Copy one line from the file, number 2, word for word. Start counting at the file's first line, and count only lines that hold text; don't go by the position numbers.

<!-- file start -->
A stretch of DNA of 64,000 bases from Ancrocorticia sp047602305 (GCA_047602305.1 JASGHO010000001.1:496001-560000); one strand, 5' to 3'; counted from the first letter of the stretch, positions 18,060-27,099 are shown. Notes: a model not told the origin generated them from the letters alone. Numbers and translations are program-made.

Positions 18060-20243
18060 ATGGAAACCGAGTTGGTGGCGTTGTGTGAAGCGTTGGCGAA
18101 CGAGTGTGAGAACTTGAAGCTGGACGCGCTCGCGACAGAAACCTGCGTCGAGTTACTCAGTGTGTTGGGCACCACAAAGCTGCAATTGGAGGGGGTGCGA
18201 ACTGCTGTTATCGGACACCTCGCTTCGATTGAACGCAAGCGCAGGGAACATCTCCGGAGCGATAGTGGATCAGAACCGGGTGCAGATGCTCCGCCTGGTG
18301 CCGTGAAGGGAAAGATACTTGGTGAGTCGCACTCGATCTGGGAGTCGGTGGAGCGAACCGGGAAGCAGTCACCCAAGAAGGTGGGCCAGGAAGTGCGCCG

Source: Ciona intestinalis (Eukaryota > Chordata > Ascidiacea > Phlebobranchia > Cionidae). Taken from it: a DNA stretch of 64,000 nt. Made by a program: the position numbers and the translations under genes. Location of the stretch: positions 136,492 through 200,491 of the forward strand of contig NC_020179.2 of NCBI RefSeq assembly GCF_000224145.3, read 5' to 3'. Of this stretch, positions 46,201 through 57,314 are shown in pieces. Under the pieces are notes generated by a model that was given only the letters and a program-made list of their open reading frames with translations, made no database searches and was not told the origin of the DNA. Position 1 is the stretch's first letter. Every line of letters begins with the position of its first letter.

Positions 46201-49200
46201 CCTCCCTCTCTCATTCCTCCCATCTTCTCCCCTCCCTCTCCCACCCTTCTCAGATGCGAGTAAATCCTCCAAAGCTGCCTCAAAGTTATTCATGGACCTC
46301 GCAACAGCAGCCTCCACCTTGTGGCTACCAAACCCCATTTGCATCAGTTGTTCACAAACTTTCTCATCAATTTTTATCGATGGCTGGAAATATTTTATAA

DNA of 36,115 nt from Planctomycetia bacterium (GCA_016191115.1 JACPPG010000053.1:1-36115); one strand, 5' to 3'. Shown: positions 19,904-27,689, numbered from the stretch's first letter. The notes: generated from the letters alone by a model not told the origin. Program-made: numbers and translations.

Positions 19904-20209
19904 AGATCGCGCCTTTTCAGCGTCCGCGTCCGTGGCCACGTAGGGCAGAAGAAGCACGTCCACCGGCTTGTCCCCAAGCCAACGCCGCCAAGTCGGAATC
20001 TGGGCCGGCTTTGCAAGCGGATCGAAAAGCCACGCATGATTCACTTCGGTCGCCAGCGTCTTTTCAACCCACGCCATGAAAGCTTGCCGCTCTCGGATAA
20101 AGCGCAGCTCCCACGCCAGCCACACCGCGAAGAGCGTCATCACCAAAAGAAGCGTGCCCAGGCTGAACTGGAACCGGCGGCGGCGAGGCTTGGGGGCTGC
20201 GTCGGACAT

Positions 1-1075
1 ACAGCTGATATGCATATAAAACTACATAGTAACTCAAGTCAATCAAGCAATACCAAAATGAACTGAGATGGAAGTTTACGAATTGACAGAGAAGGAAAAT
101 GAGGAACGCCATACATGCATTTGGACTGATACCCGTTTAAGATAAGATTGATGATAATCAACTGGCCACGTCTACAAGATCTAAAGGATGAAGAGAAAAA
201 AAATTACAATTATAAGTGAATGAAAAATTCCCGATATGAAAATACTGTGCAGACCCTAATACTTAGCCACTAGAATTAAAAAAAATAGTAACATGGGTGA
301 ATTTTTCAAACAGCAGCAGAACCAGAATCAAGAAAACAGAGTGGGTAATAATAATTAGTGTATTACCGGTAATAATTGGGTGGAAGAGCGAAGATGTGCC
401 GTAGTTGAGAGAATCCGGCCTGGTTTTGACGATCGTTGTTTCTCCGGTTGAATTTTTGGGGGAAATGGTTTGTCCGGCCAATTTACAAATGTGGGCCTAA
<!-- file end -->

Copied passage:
Positions 18060-20243